The Federal Emergency Management Agency announced Wednesday that it will not stop its provision of supplies to Puerto Rico, where millions of Americans are still recovering from Hurricane Maria’s landfall nearly four months ago.
The announcement came after mounting criticism from lawmakers from both political parties responded to early reports that the agency would cut off food and water deliveries to the island.
NPR first reported on Tuesday that FEMA planned to halt its shipment of food and water supplies on Jan. 31 and that it would transfer the responsibilities of distributing remaining supplies already on the island to the Puerto Rican government, a move that the island’s officials were not made aware of.
FEMA’s director in Puerto Rico, Alejandro De La Campa, told NPR that emergency food and water supplies were no longer needed as supermarkets reopen and businesses recover.
But on Wednesday morning, FEMA public affairs director William Booher told the Associated Press that a decision on a date for when deliveries would be cut off had not yet been made and that officials had “mistakenly made the date public” to NPR.
Even as the agency believes the situation in Puerto Rico has improved and is working toward transitioning from immediate response plans to long-term recovery efforts, Booher confirmed in a statement to the NewsHour that FEMA would not stop its distribution of supplies to volunteer agencies and local officials who still have a need.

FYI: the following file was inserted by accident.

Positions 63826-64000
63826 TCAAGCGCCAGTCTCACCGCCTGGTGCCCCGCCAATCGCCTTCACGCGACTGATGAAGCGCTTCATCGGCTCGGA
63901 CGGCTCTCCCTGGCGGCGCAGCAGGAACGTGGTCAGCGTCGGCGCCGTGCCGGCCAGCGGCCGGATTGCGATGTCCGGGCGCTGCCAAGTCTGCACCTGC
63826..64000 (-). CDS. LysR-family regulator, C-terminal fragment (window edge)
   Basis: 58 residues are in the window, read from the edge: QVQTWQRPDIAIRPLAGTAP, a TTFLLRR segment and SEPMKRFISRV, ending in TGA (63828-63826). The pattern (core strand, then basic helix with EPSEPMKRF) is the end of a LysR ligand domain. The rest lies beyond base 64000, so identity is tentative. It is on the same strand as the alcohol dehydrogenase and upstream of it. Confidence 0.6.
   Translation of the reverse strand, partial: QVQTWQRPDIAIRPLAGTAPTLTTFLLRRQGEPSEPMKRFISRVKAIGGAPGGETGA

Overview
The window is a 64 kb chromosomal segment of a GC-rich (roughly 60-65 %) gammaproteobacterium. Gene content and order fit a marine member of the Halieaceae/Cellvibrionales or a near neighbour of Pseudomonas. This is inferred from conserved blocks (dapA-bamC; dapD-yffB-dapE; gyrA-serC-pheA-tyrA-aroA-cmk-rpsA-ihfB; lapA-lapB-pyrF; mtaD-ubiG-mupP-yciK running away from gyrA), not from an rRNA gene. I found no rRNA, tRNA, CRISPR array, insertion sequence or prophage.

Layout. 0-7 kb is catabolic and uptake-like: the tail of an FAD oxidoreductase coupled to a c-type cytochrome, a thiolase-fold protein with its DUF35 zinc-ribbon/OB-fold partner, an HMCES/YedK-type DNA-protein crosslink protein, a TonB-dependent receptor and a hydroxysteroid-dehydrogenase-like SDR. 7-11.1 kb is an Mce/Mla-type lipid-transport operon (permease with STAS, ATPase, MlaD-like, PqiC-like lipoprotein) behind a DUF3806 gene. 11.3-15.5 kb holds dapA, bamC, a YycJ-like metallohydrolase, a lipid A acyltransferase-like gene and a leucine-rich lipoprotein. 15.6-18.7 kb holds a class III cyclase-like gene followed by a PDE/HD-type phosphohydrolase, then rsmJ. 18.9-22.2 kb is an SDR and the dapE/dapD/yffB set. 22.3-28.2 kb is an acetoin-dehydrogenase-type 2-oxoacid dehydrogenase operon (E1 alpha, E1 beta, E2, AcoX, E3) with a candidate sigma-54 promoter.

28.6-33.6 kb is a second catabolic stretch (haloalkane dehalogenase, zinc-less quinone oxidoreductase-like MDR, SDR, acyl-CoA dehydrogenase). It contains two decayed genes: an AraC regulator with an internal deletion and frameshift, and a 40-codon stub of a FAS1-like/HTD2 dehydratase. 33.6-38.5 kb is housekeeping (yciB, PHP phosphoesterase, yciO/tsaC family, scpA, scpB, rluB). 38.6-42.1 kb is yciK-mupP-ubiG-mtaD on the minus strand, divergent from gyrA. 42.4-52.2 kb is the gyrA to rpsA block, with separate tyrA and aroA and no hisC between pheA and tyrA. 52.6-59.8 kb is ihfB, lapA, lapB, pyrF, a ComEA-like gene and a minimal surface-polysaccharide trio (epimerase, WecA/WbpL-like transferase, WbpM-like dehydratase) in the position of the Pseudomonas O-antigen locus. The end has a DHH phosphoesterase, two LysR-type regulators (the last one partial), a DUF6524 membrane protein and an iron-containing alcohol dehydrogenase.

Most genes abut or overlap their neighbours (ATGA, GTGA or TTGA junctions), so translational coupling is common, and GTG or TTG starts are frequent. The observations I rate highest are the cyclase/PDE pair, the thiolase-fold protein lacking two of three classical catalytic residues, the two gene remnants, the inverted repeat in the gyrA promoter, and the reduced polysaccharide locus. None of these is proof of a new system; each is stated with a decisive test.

“Most grocery stores are open and accessible, transportation systems are operable, and gasoline stations are operable, as are banks and ATM machines,” the agency said in an email to the NewsHour.
However, many Puerto Ricans, particularly those living in rural areas, are still reeling from the damages caused by Hurricane Maria nearly four months ago. As of last week, roughly half a million customers continued without power and some still don’t have access to running water.
The outcry from lawmakers denouncing FEMA’s plans to cut off aid earlier this week brought attention to the needs that remain on the island.
Sen. Bill Nelson, D-Fla., denounced the decision and urged the administration to continue providing supplies to Puerto Rico.
“Cutting this aid to the people of Puerto Rico, almost a third of them who still do not have electricity, it’s unconscionable, a travesty” he said in a Senate speech on Tuesday.
Sen. Marco Rubio, R-Fla., who along with Nelson is pushing for legislation to bring more aid to Puerto Rico and Florida, also disagreed with FEMA’s plans.
“There are still a lot of people that wonder why are we giving foreign aid to Puerto Rico,” Rubio said. “You have to remind them, Puerto Rico is a U.S. territory and its residents are U.S. citizens.”
In his first State of the Union address Tuesday night, President Donald Trump told Puerto Rico and other areas ravaged by a destructive 2017 hurricane season that “we are with you, we love you, and we will pull through together.”
While President Trump and FEMA have been criticized for slow disaster relief in Puerto Rico, FEMA reports it has provided the island with more than $1.6 billion worth of food and $361 million worth of water, and that roughly 5,000 personnel are currently on the island.